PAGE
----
MORAGA -- The Planning Commission approved the Rheem center Dollar Tree store, but that doesn't mean Dollar Tree is happy about it.
Neither are some residents who have opposed the store's application for more than a month.
Now, all those unhappy people will be headed to the Town Council, which must ultimately make the final call on whether or not the discounter can open in Moraga.
On Tuesday, Dollar Tree appealed the Planning Commission's decision, objecting to the conditions of approval imposed by commissioners. Those conditions include stipulations the store maintain a "showroom" rather than a more utilitarian "warehouse" appearance. In addition, shelving within six feet of a window could not be taller than three feet and any shelving not along a wall could not be taller than six-foot-one.
Those are things the store cannot live with, Dollar Tree representative Linda Duncan told the commission.
"Most of the conditions are arbitrary, capricious and selective in nature," she said.
She declined to specify which conditions the company found objectionable or how the commission could address them to Dollar Tree's satisfaction, saying because the matter was sure to be appealed the proper venue to raise those concerns was with town staff at a later date.
That comment frustrated some commissioners, including Bruce Whitley, who at the end of the meeting said the time and place to address Dollar Tree's concerns was at the
"I am shocked that Dollar Tree thought so little of the town that they didn't want to participate in the process," he said.
In his e-mail to Planning Director Lori Salamack, Dollar Tree attorney Scott Kipnis said the company will provide more details about its objections once it receives more details on the scope and nature of the conditions.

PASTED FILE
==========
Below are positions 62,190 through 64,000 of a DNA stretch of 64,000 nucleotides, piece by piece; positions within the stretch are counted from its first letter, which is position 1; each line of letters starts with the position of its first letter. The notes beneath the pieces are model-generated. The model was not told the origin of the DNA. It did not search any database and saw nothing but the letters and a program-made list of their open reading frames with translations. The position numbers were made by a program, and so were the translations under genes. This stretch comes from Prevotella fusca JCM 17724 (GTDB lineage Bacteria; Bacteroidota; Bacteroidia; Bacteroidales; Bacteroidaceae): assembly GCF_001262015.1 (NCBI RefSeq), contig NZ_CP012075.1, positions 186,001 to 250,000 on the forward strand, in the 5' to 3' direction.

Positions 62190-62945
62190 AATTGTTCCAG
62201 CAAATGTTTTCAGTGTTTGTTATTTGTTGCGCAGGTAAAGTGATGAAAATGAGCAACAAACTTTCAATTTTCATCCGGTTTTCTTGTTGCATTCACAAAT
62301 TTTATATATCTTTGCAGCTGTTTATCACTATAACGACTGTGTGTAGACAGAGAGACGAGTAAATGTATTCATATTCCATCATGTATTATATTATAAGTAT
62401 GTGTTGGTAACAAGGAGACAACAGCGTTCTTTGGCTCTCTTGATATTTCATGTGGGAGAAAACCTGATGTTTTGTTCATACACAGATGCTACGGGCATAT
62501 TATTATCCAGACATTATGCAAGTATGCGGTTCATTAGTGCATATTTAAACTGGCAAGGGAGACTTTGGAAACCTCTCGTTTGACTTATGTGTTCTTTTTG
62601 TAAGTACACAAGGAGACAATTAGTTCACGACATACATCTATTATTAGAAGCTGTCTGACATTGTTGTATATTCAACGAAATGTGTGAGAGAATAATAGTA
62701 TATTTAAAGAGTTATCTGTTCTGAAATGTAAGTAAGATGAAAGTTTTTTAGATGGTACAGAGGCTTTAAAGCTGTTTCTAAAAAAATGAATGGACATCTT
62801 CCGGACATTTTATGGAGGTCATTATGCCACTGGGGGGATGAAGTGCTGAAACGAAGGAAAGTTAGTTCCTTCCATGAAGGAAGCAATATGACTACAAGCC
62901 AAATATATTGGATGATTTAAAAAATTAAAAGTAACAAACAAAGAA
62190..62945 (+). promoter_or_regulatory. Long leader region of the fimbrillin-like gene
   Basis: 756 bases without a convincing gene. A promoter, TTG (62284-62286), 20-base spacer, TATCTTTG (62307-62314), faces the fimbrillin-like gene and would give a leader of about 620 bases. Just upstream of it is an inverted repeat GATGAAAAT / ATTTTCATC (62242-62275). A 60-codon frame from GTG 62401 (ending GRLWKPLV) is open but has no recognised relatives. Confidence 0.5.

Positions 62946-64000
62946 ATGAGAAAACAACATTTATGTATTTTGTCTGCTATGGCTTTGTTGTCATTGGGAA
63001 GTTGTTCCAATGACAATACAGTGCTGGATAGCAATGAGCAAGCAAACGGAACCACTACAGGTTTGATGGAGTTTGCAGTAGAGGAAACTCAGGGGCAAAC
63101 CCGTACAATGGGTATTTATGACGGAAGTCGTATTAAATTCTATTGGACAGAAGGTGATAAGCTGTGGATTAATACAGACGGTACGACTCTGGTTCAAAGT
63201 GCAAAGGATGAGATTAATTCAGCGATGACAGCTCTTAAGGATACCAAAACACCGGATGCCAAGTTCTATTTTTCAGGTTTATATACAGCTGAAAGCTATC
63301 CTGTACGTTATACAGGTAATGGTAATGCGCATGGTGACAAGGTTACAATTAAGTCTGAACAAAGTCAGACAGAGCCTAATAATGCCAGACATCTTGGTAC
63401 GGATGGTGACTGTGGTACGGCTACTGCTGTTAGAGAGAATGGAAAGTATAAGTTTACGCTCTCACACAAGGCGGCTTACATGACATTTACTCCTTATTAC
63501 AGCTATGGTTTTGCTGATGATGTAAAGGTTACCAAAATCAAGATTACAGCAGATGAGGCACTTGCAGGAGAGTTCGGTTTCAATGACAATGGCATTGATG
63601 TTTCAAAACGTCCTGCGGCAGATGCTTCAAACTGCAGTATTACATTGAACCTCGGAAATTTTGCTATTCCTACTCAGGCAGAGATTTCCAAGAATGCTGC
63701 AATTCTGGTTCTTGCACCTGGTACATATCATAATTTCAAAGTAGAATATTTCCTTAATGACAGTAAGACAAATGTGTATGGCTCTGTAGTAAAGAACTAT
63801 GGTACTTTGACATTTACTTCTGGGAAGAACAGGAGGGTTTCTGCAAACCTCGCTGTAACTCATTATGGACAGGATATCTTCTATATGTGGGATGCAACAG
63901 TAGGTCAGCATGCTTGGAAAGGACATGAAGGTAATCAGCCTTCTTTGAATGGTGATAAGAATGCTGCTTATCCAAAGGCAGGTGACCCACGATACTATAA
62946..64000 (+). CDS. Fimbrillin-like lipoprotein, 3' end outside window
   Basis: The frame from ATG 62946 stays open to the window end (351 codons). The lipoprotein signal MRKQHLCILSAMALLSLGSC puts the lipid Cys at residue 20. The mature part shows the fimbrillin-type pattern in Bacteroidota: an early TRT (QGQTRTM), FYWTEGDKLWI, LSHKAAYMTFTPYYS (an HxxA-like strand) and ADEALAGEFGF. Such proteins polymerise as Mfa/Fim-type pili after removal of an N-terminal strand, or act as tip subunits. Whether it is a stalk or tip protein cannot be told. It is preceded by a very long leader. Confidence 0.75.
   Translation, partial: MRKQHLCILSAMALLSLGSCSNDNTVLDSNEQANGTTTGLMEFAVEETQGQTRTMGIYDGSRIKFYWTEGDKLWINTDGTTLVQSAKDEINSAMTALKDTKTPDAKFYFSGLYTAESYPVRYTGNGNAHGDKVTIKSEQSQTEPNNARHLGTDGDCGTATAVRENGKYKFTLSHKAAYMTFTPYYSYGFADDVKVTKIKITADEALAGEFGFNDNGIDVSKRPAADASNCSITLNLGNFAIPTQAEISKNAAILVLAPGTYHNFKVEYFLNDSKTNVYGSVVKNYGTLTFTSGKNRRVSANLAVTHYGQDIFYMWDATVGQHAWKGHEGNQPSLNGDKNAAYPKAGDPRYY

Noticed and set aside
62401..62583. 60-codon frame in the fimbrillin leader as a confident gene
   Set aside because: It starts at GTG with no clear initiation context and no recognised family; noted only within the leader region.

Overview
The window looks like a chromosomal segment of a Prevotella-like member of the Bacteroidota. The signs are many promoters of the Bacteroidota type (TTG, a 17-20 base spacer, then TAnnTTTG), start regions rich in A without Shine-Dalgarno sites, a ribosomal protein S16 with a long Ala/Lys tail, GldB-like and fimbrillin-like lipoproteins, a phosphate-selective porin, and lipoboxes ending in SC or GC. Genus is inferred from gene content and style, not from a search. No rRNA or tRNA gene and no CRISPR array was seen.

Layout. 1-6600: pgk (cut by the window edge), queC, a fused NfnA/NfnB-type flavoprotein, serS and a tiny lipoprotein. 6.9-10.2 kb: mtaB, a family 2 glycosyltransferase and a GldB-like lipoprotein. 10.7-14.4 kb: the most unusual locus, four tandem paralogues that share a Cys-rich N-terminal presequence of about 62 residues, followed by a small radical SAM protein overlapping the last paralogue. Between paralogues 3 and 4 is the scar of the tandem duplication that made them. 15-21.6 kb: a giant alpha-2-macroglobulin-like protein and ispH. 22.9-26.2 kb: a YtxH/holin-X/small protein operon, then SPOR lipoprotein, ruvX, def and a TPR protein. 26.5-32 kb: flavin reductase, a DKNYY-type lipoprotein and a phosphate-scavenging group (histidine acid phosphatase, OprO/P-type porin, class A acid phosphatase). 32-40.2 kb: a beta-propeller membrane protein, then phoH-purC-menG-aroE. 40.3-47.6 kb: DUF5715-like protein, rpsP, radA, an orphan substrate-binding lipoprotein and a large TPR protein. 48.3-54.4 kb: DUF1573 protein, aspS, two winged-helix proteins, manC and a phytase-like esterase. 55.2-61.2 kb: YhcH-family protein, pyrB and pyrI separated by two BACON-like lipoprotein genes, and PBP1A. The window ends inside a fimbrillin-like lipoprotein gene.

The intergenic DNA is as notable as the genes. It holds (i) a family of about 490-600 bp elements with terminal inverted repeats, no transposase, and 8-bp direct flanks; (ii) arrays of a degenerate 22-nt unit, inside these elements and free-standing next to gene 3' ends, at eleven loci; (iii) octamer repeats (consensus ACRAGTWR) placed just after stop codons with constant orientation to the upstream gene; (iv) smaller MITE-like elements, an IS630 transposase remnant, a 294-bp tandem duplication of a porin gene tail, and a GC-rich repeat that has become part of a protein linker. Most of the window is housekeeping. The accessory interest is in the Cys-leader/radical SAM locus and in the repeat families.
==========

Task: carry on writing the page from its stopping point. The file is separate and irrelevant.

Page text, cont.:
The commission voted 4-1-1 to approve the application. Chairman Jim Obsitnik voted no because he objected to placing any conditions of approval, saying it was not the town's place to regulate the inside of a store.
Commissioner Roger Wykle abstained. Commissioner Stacia Levenfeld was not present.
As at previous meetings, residents opposed to Dollar Tree told the commission the store was inconsistent with Moraga's small-town character and would drive down residential property values.
"A Dollar Tree store is a low-class cheap store," said Moraga resident Muriel Amsden. "The stuff, I'm sorry, is junk."
"The Dollar Tree represents low-quality and throwaway items that are the antitheses of sustainability," said Holly Erickson-King.
The town's planning staff has said they have found no link between the presence of a Dollar Tree and property values.
Several residents also raised safety concerns, saying the company's numerous recalls posed a risk to the community.
Dollar Tree has issued two dozen voluntary recalls since 1995, according to the federal Consumer Product Safety Commission's online recall database.
The key word is voluntary, Duncan said, adding that as one of the nation's largest retailers they are naturally one of the first notified of product defects.
"There's a lot of Toyotas in the parking lot when we showed up," she said. "I guess that recall doesn't matter, but Dollar Tree's does."
Moraga residents have not been unanimously opposed to the store, with several telling the commission that filled space is better than vacant space.
"I do not see anything wrong with the dollar store," resident Phyllis Schultz said Tuesday, adding the store will sell products that appeal to seniors on fixed incomes and those who live in apartments.
Opponents were planning on appealing the store's approval, but now will not have the opportunity because Dollar Tree got their appeal in first. The town only accepts one appeal.
The hearing before the council will be a "de novo" hearing, meaning the council will treat the issue as a completely new matter and any issues relating to the Dollar Tree's application can be raised, Salamack said.
But, with Dollar Tree as both the applicant and the appellant, residents opposed to the store will be limited to the public comment part of the hearing as well as letters and e-mails to the town.
Contact Jonathan Morales at 925-943-8048. Read the Lamorinda Sun blog at www.ibabuzz.com/lamorindasun.